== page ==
in Digitising History, Presenting History

Exhibition on Screen

Recently, I went to see a screening at the Omniplex Cinema in Mahonpoint entitled Exhibition on Screen: The Curious World of Hieronymous Bosch. To be honest, I wasn’t sure what to expect – I had never before heard of anyone called that, and, as far as I was concerned, Bosch was simply a washing-machine manufacturer.

Then I found out that Hieronymous Bosch was an Early Netherlandish painter living in the 15th and early 16th centuries, known for his imaginative and captivating style of painting. He would often use surrealistic imagery to depict sin and hell, but also painted a number of depictions of Christ and the saints. His works are fascinating to look at due to his strange, phantasmical style.

Exhibition on Screen, a film production company, produce documentary-type films exhibiting works found in art galleries and museums – places which people would often love to visit, but simply do not have the time or resources (Exhibition on Screen, 2016). The Curious World of Hieronymous Bosch takes us on a tour of the Bosch collection in Het Noordbrabants Museum (Bosch’s hometown) in the southern Netherlands. Have a look at the trailer below:

It was a fascinating experience to go on a virtual tour of an art exhibition. The large screen facilitated the easy viewing of small details; something that is important with Bosch’s paintings, and I found the accompanying commentary insightful and eye-opening. Although I would have liked to have spent more time examining some of the paintings on screen, which would have been possible had I physically attended the exhibition, I found that viewing a virtual art exhibition rather than a physical one also has its advantages – most importantly, looking at the countless minute details made by Bosch’s paintbrush is much easier on a large screen than three feet away from a roped-off painting.

However, what most impressed me from the viewpoint of a Digital Humanities student was how the museum curators utilised technology to discover aspects of the painting which would have been impossible to detect by eye. For the 500th anniversary of Bosch’s death, the Het Noordbrabants museum undertook the carrying out of the Bosch Research & Conservation Project. The main aim of this project was “to subject the largest number of Bosch paintings as possible to rigorous technical examination, ranging from dendrochronological analysis (panel dating) to x-radiography, as well as various other high-res imaging processes.” (Edwards, 2015) An impressive example (not included in the film) can be seen in the short video below (skip to 5:04), when Bosch’s The Flood, a painting of Noah’s Ark and the flood, is being analysed. By looking at the work through infrared light, the curators find something intriguing – a second boat, just in front of the visible one. The former contains animals, whereas only humans can be seen in the latter.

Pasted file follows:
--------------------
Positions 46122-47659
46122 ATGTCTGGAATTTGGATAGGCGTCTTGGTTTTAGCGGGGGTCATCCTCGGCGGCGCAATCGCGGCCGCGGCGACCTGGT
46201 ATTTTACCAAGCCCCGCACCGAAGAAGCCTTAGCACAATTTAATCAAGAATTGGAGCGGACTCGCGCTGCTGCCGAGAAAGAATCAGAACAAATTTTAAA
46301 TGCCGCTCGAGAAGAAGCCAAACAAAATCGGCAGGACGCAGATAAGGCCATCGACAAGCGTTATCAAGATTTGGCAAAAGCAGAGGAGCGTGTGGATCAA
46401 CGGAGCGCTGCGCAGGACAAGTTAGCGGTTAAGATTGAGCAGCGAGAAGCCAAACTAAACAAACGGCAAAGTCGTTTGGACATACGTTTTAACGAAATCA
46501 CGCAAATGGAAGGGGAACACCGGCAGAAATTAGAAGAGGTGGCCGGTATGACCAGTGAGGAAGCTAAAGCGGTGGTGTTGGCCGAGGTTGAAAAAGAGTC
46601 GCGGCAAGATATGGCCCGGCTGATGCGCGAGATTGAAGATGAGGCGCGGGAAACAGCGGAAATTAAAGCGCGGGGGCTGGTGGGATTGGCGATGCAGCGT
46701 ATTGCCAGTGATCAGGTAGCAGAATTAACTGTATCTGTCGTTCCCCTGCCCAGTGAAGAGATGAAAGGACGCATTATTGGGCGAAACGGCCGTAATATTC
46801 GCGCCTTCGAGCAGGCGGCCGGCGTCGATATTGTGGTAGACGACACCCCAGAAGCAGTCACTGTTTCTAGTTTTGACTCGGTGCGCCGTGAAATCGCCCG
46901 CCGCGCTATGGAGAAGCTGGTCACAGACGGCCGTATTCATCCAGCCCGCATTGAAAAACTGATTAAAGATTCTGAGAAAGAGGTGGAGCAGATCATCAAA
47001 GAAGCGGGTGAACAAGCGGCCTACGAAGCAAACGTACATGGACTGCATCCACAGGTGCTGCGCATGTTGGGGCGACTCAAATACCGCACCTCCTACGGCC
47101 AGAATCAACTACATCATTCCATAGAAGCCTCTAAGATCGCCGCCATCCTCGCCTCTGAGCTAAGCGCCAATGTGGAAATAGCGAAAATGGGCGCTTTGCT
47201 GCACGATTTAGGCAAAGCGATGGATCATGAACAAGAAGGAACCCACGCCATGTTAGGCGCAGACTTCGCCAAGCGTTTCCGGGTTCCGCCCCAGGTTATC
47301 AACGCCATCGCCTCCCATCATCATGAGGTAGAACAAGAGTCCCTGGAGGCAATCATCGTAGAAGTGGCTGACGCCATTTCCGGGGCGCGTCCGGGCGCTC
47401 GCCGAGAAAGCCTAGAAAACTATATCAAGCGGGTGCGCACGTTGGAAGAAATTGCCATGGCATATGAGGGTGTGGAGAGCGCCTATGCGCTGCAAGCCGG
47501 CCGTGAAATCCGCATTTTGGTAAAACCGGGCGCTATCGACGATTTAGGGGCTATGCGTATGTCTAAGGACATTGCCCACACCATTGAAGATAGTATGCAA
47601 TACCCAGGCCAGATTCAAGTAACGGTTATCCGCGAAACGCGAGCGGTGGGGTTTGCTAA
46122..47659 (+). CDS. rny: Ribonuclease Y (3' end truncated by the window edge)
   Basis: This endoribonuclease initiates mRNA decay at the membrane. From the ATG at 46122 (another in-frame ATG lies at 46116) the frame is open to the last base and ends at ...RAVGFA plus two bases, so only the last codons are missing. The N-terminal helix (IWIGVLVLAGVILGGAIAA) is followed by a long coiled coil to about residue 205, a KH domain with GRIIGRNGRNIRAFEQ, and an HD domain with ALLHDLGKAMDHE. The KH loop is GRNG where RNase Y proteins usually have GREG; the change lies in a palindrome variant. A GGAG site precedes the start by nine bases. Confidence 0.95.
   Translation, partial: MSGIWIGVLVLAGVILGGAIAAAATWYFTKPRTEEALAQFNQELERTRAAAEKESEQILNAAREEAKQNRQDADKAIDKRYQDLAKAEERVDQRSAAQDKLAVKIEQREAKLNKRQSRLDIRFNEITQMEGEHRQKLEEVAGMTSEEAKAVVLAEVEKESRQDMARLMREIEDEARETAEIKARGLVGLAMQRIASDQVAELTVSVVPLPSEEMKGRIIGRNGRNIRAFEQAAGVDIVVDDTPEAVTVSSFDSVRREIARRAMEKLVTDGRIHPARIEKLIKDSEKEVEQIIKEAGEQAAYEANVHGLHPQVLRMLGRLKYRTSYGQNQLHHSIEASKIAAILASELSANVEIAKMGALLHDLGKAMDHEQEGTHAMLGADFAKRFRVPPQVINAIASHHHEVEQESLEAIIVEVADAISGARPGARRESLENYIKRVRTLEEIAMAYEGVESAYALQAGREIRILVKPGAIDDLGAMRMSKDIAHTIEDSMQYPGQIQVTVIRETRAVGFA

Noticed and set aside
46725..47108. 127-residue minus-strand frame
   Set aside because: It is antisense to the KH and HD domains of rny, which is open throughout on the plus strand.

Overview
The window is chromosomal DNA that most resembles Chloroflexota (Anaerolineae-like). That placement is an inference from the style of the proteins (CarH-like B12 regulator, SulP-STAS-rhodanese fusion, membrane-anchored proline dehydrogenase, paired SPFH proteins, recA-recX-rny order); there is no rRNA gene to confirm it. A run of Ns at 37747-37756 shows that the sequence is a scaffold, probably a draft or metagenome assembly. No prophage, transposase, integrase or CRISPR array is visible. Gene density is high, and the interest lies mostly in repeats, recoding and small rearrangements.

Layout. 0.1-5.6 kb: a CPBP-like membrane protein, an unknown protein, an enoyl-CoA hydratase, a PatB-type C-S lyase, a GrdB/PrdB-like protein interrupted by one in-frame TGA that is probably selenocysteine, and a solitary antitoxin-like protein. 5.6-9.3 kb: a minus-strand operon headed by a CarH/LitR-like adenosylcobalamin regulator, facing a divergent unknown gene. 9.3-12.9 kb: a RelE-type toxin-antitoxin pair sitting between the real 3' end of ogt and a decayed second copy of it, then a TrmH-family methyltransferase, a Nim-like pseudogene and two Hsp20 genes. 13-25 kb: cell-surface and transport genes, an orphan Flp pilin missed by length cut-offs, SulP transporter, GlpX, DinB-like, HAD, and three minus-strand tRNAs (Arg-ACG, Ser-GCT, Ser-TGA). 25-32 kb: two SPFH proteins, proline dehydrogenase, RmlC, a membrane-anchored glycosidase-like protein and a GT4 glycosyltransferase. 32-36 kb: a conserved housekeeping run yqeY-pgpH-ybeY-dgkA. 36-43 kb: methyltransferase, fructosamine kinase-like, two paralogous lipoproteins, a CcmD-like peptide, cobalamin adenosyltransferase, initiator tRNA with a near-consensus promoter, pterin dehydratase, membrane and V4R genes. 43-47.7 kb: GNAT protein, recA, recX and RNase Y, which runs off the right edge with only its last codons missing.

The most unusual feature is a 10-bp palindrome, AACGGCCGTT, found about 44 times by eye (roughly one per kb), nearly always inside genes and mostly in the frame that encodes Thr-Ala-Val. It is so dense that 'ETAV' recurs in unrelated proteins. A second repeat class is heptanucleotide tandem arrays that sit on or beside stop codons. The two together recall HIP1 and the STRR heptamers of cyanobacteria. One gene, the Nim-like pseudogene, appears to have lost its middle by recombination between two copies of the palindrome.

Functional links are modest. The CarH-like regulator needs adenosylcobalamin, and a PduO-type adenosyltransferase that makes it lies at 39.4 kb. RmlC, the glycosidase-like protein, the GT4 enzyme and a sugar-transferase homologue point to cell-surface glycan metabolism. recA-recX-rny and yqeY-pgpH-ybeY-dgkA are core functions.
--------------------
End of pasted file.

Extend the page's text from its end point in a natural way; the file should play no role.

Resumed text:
See 5:04 in the short video below.

The Flood by Bosch

The Flood by Bosch

The Flood by Bosch (infrared)

The Flood by Bosch (infrared)

This short example demonstrates how the use of technology in the analysis of paintings can widen our understanding of a particular field in humanities. Of course, this isn’t just to limited to artwork – any field which examines artefacts can benefit from utilising the digital in research.

A few days ago at our Digital Humanities tutorial, we were discussing the relationship between technology and the humanities and came to the conclusion that the reason for “digital” in our course is to use it to further our knowledge of the humanities. That is, the purpose of the Computer Science part of our course is so that we can apply it for the benefit of our culture. I believe that this small example encapsulates this concept excellently.


Edwards, J., 2015. The Golovine, The Bosch Research & Conversation Project, a New Bosch Exhibition and a Bosch Party. Available at: [last accessed 22nd November 2016].

Exhibition on Screen, 2016. About Us. Available at: [last accessed 22nd November 2016].

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